sānt, n. a sanctified or holy person: one eminent for piety: one of the blessed dead: one canonised by the R.C. Church: an image of a saint: an angel: (pl.) Israelites as a people: Christians generally.—v.t. to salute as a saint.—adj. Saint′ed, made a saint: holy: sacred: gone to heaven: canonised.—n. Saint′hood.—adj. Saint′ish, somewhat saintly, or affectedly so.—n. Saint′ism, the character or quality of a saint: sanctimoniousness.—adjs. Saint′-like, Saint′ly, like or becoming a saint.—adv. Saint′lily.—n. Saint′liness.—adj. Saint′-seem′ing, appearing like a saint.—n. Saint′ship, the character of a saint.—Saint's day, a day set apart for the commemoration of a particular saint; St Agnes's flower, the snowflake; St Andrew's cross, a North American shrub; St Andrew's Day, 30th November; St Anthony's fire, erysipelas; St Anthony's nut, the pig-nut or hawk-nut; St Audrey's necklace, a string of holy stones; St Barbara's cress, the yellow rocket; St Barnaby's thistle, the English star-thistle; St Bennet's herb, the herb bennet; St Bernard, a kind of dog; St Blase's disease, quinsy; St Cassian beds, a division of the Triassic series; St Crispin's Day, 25th October; St David's Day, 1st March; St Domingo duck, a West Indian duck; St Domingo grebe, the smallest grebe in America; St Elmo's fire (see Elmo's fire); St George's Day, 23d April; St George's ensign, the distinguishing flag of the British navy, a red cross on a white field; St Hubert's disease, hydrophobia; St John's bread, the carob bean: ergot of rye; St John's Day, 27th December; St John's hawk, a blackish variety of the rough-legged buzzard; St Julien, an esteemed red Bordeaux wine from the Médoc region; St Leger, the name of a race run at Doncaster, so called since 1778 from Col. St Leger; St Luke's summer, a period of pleasant weather about the middle of October; St Martin's evil, drunkenness; St Martin's summer, a season of mild, damp weather in late autumn; St Nicholas's Day, 6th December; St Patrick's Day, 17th March; St Peter's finger, a belemnite; St Peter's fish, the dory; St Peter's wort, a name of several plants; St Pierre group, a thick mass of shales in the upper Missouri region; St Swithin's Day, 15th July; St Valentine's Day, 14th February; St Vitus's dance, chorea.—All-Saints' Day, a feast observed by the Latin Church on 1st November, in the Greek Church on the first Sunday after Pentecost; Communion of the Saints, the spiritual fellowship of all true believers, the blessed dead as well as the faithful living, mystically united in each other in Christ; Intercession, Perseverance, of saints (see Intercession, Perseverance); Latter-day saints, the Mormons' name for themselves; Patron saint, a saint who is regarded as a protector, as St George of England, St Andrew of Scotland, St Patrick of Ireland, St David of Wales, St Denis of France, St James of Spain, St Nicholas of Russia, St Stephen of Hungary, St Mark of Venice, &c. [Fr.,—L. sanctus, holy.]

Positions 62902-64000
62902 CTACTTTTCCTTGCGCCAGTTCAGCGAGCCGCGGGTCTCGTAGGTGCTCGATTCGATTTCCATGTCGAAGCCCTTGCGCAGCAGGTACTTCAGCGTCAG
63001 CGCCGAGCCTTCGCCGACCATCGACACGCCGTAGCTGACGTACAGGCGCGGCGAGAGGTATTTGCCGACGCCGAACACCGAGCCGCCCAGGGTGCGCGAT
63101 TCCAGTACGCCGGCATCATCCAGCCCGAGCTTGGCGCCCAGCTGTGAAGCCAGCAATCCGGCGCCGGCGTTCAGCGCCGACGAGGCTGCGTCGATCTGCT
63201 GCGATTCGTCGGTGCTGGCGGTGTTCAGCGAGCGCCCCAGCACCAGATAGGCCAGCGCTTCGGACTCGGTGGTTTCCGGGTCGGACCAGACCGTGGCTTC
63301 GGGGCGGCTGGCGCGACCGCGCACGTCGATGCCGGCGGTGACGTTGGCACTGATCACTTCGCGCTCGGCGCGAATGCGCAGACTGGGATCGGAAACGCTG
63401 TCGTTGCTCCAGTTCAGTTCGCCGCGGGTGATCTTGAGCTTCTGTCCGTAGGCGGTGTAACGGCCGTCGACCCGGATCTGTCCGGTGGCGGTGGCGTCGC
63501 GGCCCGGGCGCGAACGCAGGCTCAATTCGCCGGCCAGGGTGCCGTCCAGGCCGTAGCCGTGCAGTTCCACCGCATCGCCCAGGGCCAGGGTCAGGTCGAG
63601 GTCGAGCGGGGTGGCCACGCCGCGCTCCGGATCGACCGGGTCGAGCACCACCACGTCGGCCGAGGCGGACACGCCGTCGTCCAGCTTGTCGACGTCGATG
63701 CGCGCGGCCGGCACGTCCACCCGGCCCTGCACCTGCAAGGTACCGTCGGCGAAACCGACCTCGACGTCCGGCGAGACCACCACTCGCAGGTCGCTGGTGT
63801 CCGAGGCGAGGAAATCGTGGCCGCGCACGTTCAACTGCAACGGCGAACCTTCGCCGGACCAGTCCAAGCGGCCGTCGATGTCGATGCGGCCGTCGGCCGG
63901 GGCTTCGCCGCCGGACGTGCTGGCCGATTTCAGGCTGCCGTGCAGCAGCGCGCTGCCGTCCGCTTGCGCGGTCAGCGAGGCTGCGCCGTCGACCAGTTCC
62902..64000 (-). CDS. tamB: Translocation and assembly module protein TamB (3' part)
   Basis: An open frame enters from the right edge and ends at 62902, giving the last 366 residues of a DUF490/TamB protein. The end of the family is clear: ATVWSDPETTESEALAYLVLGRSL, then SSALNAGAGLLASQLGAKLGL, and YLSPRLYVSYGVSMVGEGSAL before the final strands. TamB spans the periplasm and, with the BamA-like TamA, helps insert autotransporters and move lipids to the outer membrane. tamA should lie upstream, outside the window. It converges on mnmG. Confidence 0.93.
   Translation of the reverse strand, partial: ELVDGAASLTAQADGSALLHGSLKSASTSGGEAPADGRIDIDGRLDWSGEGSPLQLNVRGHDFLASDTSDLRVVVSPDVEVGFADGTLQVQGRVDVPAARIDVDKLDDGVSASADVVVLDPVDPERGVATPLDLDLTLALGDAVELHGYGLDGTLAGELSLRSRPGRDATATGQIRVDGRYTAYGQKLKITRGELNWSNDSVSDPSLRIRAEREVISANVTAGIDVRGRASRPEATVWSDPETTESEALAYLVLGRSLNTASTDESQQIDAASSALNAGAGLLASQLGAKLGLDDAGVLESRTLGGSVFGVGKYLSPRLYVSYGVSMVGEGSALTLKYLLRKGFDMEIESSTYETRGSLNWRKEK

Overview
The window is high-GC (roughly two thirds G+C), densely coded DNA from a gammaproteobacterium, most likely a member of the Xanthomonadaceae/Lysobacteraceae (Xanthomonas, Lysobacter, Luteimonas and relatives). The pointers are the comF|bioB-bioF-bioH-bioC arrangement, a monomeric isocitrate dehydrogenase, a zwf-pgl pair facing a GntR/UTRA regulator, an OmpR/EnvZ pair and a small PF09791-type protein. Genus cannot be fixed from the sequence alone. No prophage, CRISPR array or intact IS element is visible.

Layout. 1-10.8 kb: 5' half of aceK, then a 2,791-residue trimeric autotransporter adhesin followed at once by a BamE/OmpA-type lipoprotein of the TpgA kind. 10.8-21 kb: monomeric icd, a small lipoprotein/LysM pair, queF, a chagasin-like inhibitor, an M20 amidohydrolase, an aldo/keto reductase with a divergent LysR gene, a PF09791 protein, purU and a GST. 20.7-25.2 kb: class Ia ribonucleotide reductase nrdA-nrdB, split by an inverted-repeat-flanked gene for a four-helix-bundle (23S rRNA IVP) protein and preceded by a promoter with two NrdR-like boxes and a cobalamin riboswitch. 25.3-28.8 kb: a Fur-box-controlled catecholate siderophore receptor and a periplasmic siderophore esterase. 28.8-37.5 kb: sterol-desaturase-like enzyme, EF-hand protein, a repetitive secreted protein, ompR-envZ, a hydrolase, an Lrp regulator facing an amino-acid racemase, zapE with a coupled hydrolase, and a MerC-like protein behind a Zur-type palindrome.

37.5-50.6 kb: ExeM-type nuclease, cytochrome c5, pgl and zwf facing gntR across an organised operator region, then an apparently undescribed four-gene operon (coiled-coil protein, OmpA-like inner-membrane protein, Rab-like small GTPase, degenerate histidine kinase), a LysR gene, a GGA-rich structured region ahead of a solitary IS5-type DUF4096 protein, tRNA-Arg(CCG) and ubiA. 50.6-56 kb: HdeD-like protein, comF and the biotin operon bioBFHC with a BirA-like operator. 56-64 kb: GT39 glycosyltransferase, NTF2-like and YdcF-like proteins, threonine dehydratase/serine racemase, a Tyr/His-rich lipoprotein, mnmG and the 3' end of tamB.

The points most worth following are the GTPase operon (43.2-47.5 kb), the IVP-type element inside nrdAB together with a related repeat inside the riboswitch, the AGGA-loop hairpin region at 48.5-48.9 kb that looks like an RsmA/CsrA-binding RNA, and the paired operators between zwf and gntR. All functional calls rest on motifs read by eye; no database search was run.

The Nuttall Encyclopedia
a name applied to a holy or sacred person, especially one canonised; in the plural it is the name assumed by the Mormons.
The Roycroft Dictionary
1. Generally speaking, a person who retires into the wilderness of the spirit in order to coddle a ruling weakness. 2. To become polite toward God and His universe. 3. A steeplejack on miraged minarets.
British National Corpus
Written Corpus Frequency
Rank popularity for the word 'saint' in Written Corpus Frequency: #4459
Rank popularity for the word 'saint' in Nouns Frequency: #2214
satin, sat in
antis, satin, sat in, stain, tians, tisan
How to say saint in sign language?
The numerical value of saint in Chaldean Numerology is: 5
The numerical value of saint in Pythagorean Numerology is: 9
Examples of saint in a Sentence
Images & Illustrations of saint
Popularity rank by frequency of use
Translations for saint
From our Multilingual Translation Dictionary
- святы, святаяBelarusian
- sant, santaCatalan, Valencian
- svatý, světecCzech
- helgen, kanonisereDanish
- Heilige, HeiligerGerman
- αγία, άγιοςGreek
- sanktulo, sanktulino, virsanktulo, sanktuliĉoEsperanto
- santa, santo, SmoSpanish
- قدیس, سن, مقدس, سنتاPersian
- sainte, saintFrench
- naomh, naomhaichScottish Gaelic
- santa, santoGalician
- santo, santaIndonesian
- santo, santa, canonizzare, santificareItalian
- HellegenLuxembourgish, Letzeburgesch
- svēta, svētsLatvian
- светица, светецMacedonian
- san, santu, santaMaltese
- heilige, heiligverklarenDutch
- helgenNorwegian Nynorsk
- helgen, kanonisere, sanktNorwegian
- święta, świętyPolish
- santo, santaPortuguese
- sontg, sench, sogn, son, sonchRomansh
- sânt, sântă, sfânt, sfântăRomanian
- святая, святойRussian
- svetac, sveto, sveta, svetica, светац, svetSerbo-Croatian
- svetnik, svetnicaSlovene
- คนดี, นักบุญThai
- святий, святаUkrainian
- thánh nhânVietnamese
- hisaludan, jisaludan, saludanVolapük
Get even more translations for saint »
Find a translation for the saint definition in other languages:
Select another language:
- - Select -
- 简体中文 (Chinese - Simplified)
- 繁體中文 (Chinese - Traditional)
- Español (Spanish)
- 日本語 (Japanese)
- Português (Portuguese)
- Deutsch (German)
- العربية (Arabic)
- Français (French)
- Русский (Russian)
- ಕನ್ನಡ (Kannada)
- 한국어 (Korean)
- עברית (Hebrew)
- Український (Ukrainian)
- اردو (Urdu)
- Magyar (Hungarian)
- मानक हिन्दी (Hindi)
- Indonesia (Indonesian)
- Italiano (Italian)
- தமிழ் (Tamil)
- Türkçe (Turkish)
- తెలుగు (Telugu)
- ภาษาไทย (Thai)
- Tiếng Việt (Vietnamese)
- Čeština (Czech)
- Polski (Polish)
- Bahasa Indonesia (Indonesian)
- Românește (Romanian)
- Nederlands (Dutch)
- Ελληνικά (Greek)
- Latinum (Latin)
- Svenska (Swedish)
- Dansk (Danish)
- Suomi (Finnish)
- فارسی (Persian)
- ייִדיש (Yiddish)
- հայերեն (Armenian)
- Norsk (Norwegian)
- English (English)